by the Center for Scientific Review to streamline and improve the
efficiency of the current peer review system by shortening review
cycles, decreasing the length of the applications, and enhancing
the use of electronic reviews. The final recommendations, including
modifications to peer review policies and practices, will then
be approved by NIH leadership, including both Institute and Center
Directors, the NIH Director, and in consultation with advisory
Ultimately, NIH will develop new policies that could include,
- Exploring ways to integrate a broader understanding of the scientific
context into the Peer Review process;
- Ensuring that creativity, impact, and significance are emphasized in the applications themselves, as well as in their review;
- Improving the culture of review by encouraging the most accomplished
scientists to want to serve on study sections; and,
- Devising alternate strategies to support science that would better synergize with an enhanced peer review process while reducing the bureaucratic burden on our applicants.
Additional options will certainly emerge.
Because these issues can have an impact on the entire NIH community,
I am committed to absolute transparency as NIH conducts this study
and subsequent policy development. Please visit the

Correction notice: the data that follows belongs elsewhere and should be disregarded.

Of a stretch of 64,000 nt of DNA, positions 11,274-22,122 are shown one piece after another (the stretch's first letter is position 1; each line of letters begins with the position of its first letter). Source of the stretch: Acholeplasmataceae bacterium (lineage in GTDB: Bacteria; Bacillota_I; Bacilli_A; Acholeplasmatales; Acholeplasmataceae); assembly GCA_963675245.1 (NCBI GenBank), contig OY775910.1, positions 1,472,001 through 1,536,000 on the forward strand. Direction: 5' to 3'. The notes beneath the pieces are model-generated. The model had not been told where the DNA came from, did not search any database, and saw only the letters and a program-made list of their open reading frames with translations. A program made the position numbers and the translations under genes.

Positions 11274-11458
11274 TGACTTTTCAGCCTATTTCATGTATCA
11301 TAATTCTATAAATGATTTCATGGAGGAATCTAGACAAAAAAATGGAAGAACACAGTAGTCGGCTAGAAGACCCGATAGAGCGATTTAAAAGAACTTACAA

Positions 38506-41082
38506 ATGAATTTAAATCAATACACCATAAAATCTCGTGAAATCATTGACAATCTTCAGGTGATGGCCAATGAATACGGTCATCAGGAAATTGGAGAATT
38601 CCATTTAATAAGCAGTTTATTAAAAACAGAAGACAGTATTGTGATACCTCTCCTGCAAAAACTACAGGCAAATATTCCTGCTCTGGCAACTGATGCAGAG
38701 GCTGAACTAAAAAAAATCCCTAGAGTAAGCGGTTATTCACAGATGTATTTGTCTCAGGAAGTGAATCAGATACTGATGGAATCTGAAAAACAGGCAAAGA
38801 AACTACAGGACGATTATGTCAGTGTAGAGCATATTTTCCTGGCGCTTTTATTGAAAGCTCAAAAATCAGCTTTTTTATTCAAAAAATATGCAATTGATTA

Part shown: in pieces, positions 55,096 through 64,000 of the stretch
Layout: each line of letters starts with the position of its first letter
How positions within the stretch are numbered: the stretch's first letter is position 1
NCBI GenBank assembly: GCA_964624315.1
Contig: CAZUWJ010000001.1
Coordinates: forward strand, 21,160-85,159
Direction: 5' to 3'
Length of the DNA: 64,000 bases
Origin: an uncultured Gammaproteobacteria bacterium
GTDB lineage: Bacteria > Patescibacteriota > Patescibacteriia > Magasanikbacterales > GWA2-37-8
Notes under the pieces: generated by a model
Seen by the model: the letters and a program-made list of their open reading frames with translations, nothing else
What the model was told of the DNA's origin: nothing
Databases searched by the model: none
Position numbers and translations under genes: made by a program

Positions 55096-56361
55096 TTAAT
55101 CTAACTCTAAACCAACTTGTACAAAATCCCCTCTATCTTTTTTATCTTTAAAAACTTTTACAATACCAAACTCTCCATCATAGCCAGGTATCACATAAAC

website: http://enhancing-peer-review.nih.gov/ for more background
information and for up-to-the-minute updates as we move forward
with this effort.
Thanking you in advance
Again, I urge you to participate, either by responding fully and
candidly to committee members if asked, or by offering your direct
input at http://grants.nih.gov/grants/guide/notice-files/NOT-OD-07-074.html.
Because of the level of interest in this effort, we have just extended the closing
date of the Request for Information
on Peer Review to September 7.
NIH will continue to ensure that our processes serve the overarching
mission of NIH — making important medical discoveries that
improve health and save lives — during this unprecedented
time of scientific advancement and opportunity. I know you share
this goal and I am counting on your help!
I invite you to share any comments you have with me, directly,
Elias A. Zerhouni, M.D., Director
National Institutes of Health
For information about NIH programs, useful health information,
and additional resources, see the NIH web site at www.nih.gov.
An archive of the Director's Newsletter is available at http://www.nih.gov/about/director/newsletter/archive.htm.